Modern artists discovered Sumerian art between the world wars, at a time when British and American archaeological missions were working in southern Iraq. But archaeologists like Leonard Woolley, head of the mission in Ur were less fascinated by their finds. They considered Mesopotamian art inferior to Egyptian and to Graeco-Roman art and thought Mesopotamian iconography was an expression of a violent culture. Sacrificed bodies found at the Royal Tombs of Ur were the proof that the Bible was right about the Mesopotamian barbarism.

Source: – ANE TODAY – 201802 – Sumer and the Modern Paradigm


School Shootings in America Since 2013

Since 2013, there have been nearly 300 school shootings in America — an average of about one a week.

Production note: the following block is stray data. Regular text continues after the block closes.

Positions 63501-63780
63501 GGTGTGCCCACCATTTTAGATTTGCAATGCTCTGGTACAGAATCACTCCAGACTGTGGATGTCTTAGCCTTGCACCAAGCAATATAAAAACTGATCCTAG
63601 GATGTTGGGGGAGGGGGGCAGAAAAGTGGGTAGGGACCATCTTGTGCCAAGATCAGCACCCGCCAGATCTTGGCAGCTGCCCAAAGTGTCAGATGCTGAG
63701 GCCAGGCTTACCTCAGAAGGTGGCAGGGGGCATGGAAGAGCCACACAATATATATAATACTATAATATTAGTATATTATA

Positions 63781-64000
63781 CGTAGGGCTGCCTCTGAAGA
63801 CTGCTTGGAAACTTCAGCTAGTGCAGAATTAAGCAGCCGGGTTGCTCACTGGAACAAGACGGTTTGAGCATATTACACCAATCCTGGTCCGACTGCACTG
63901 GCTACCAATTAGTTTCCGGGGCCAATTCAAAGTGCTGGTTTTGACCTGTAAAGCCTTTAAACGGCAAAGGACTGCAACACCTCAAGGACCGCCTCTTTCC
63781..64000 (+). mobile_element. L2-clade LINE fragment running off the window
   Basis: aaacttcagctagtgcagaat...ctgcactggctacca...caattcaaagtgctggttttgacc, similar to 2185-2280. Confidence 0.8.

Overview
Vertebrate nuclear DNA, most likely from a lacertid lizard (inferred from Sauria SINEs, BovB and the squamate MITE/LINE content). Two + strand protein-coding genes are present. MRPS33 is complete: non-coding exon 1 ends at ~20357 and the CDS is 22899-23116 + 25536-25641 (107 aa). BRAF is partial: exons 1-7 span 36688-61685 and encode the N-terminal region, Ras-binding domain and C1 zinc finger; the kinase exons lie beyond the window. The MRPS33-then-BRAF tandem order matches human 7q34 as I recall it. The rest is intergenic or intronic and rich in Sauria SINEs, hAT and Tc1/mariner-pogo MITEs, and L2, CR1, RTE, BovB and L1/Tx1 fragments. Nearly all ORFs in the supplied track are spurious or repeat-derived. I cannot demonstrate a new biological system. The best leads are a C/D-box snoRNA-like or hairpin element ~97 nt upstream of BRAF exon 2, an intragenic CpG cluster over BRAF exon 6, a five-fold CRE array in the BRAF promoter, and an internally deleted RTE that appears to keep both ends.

Source: School Shootings in America Since 2013


Baptist Fields

“Out beyond ideas of wrong-doing and right-doing,
there is a field. I’ll meet you there.
When the soul lies down in that grass,
the world is too full to talk about.
Ideas, language, even the phrase ‘each other’
doesn’t make any sense. The breeze at dawn has secrets to tell you.
Don’t go back to sleep.”

Rumi

The painful truth the Illumination Project uncovered in their long discernment process is how silent our churches are when it comes to what is life and death for real people in our pews. The “don’t ask, don’t tell” approach of most of our churches toward LGBTQ Christians leaves them in the shadows, if not in the dark. If we want CBF to be a bright light on the spiritual equality of all Christians, that light must begin to shine more brightly from our CBF congregations. CBF would not have to parse its hiring policy so carefully if our churches did the hard but liberating work of the gospel where Baptists know it matters most.

Source: Illuminations: Spiritual Equality of All Christians – EthicsDaily.com


“Celebrate Valentine’s Day without compromising your Christian faith on Ash Wednesday”